Online bullying of children rises; “sexting” declines

Online bullying of children rises; “sexting” declines

According to EU Kids Online and Net Children Go Mobile, the number of children receiving nasty or bullying messages online has risen (pdf).

The research, which compared the responses of two separate focus groups, three years apart, reveals a rise of 4% since 2010 in the number of 9-16 year olds who received these kinds of messages and a 6% rise in 11-16 year olds who have been exposed to pro-anorexia sites in the last three years.

According to Professor Sonia Livingstone of the London School of Economics and Political Science, who directs the EU Kids online project, more effort is needed to address the rise in this sort of online behaviour.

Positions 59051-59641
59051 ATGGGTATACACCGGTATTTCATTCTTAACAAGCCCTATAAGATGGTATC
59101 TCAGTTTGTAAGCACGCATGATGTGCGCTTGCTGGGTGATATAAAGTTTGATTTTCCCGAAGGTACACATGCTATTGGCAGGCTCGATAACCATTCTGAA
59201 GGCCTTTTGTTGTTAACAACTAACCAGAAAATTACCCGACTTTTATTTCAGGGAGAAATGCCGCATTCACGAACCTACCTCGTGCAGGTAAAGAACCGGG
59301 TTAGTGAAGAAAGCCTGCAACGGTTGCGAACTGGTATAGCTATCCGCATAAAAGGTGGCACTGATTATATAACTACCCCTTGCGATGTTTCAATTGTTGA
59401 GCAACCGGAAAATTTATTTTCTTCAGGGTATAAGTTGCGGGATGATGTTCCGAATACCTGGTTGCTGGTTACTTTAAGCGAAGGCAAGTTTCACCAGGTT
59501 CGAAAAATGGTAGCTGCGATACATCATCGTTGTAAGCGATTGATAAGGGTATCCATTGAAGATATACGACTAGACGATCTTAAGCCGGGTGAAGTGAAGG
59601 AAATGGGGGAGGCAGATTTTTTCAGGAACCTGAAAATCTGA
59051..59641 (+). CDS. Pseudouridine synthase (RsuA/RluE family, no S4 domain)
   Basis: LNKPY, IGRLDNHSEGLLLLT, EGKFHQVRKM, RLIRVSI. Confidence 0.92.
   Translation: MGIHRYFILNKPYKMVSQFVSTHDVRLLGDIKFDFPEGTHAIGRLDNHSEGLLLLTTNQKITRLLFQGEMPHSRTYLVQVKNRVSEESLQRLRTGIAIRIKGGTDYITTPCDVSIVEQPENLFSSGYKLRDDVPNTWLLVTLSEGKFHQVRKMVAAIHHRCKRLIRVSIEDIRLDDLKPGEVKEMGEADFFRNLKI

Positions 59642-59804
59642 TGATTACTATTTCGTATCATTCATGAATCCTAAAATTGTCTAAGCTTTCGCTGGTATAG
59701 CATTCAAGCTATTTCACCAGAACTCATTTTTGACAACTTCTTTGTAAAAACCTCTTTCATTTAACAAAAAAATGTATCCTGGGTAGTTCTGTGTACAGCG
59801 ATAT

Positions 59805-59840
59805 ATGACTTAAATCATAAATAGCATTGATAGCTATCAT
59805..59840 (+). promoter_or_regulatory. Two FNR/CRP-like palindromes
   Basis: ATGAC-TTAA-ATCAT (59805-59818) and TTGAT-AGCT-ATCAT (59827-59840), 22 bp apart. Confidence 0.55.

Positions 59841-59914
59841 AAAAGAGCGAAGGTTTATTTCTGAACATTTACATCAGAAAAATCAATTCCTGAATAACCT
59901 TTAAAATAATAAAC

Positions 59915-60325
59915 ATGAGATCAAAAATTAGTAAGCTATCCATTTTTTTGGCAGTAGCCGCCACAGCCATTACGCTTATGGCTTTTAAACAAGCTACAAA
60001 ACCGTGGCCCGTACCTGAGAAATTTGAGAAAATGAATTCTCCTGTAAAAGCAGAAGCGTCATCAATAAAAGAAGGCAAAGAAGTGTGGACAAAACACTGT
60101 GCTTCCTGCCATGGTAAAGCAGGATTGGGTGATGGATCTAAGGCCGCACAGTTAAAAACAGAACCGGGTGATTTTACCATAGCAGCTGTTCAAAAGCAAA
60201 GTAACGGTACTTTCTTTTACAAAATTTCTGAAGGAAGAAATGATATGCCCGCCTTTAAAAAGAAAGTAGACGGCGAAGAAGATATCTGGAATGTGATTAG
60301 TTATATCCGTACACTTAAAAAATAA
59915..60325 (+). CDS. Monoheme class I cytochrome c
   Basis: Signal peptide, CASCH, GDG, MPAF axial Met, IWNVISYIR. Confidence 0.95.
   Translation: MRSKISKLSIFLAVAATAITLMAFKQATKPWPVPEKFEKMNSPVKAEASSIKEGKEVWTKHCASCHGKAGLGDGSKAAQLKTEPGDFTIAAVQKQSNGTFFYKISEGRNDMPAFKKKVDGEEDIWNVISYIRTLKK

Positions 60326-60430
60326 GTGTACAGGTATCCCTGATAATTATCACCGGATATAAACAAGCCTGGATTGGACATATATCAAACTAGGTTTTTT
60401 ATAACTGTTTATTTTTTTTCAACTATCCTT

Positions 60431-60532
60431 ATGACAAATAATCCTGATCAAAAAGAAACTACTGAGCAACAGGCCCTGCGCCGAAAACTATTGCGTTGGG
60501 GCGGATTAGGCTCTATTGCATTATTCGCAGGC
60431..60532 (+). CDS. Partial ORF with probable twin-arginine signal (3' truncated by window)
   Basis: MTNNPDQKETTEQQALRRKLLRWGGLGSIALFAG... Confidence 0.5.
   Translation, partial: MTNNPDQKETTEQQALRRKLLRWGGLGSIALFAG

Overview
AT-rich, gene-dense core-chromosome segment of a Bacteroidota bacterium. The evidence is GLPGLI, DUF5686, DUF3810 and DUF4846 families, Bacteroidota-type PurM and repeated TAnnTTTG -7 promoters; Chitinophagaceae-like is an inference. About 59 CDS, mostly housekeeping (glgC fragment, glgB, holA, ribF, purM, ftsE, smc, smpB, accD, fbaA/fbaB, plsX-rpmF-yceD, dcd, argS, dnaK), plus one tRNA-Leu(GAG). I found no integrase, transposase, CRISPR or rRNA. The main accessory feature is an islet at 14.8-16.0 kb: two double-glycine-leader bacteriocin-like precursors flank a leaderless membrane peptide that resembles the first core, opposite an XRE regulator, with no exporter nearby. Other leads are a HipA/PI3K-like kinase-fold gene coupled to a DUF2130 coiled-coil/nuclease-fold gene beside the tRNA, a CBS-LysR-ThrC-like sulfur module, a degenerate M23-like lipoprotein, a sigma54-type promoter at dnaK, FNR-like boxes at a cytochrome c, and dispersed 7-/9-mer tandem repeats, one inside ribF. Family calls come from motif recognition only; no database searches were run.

Professor Livingstone said that although the e-safety and digital citizenship initiatives might have some effect, it is parents, teachers and policy and industry-builders who need to take action to protect children.

One awareness-raising initiative appears to have worked, claims the report. ‘Sexting’, the receipt and sending of sexual messages online or via text, has seen a measurable decrease amongst 11-16 year olds.

Other figures published in the report show there has been no rise in the number of children who have gone to a meeting with someone they met online, or who have encountered pornographic images.

Professor Livingstone said: “The figures also show that the picture is complex, neither simply getting better or worse. The internet continues to change, and so does the experience of our children. That’s why all concerned with children’s welfare must stay alert to the important role of the internet in children’s lives today.”